Tax Form 982 and Mortgage Forgiveness Debt Relief Act

Homeowners whose mortgage debt is partly or entirely forgiven during the calendar years of 2007 through 2012 are able to claim tax relief by filling out the newly-revised Form 982, filing it with the Internal Revenue Service, and submitting it with their year-end federal tax returns. Normally, when a bank gives a homeowner debt forgiveness it results in taxable income. However, the Mortgage Forgiveness Debt Relief Act of 2007 allows taxpayers to exclude from their taxable income debt forgiven on their principal residence. A homeowner qualifies for this tax exclusion if the balance of their loan is $2 million or less, or $1 million for a married person filing a separate return.

The Tax Form 982 applies to debt reduced through mortgage restructuring, loan modifications, short sales, and foreclosures. Eligible homeowners need only fill out the Form 982 and receive a 1099-C from their lending institution. The debt forgiven by the lending institution must have originated to buy, build or improve the taxpayer’s principal residence and must have been secured by that residence. Debt associated with rental or investment properties, home equity lines of credit, business property, credit cards or car loans do not qualify for the new tax-relief provision.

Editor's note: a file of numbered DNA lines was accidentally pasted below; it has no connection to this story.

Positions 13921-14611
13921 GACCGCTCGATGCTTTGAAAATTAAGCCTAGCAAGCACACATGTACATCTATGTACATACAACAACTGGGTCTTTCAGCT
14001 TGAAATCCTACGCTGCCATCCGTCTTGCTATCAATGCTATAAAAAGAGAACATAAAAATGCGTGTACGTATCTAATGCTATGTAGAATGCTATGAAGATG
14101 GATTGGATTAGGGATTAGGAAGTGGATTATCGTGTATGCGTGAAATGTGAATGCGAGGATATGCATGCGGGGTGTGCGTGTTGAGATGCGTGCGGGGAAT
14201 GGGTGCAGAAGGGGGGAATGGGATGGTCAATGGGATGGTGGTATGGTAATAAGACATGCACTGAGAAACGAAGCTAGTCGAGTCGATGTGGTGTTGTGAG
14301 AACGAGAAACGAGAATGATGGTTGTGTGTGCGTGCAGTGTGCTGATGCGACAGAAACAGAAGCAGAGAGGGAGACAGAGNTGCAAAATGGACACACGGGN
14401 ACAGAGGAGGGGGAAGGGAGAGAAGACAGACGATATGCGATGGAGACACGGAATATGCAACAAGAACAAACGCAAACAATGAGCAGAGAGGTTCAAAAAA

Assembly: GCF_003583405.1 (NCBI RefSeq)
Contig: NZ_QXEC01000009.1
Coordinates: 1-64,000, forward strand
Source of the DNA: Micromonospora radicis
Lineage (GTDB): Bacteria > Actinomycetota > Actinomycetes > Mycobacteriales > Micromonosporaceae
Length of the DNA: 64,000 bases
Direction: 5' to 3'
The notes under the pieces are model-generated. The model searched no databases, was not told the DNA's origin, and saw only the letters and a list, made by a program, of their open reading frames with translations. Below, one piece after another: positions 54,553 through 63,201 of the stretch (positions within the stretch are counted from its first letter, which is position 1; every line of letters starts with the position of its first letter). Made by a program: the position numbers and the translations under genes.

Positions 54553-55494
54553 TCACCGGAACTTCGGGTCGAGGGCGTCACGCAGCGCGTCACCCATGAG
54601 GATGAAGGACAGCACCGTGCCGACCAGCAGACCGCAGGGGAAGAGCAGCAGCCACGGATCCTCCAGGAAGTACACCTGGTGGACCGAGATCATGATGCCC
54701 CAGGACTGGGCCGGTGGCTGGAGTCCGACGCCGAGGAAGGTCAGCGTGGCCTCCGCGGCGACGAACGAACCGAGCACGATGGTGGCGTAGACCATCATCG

A homeowner will encounter the Tax Form 982 upon the completion of a mortgage restructuring transaction. This would include but not limited to (1) a successful loan modification with principal reduction, (2) a completed short sale, and (3) a foreclosure sale with remaining deficiency.

If you would like additional information about the Tax Form 982 and its relation to your residential home visit the IRS’ website at

James E. Herbe, Esq.

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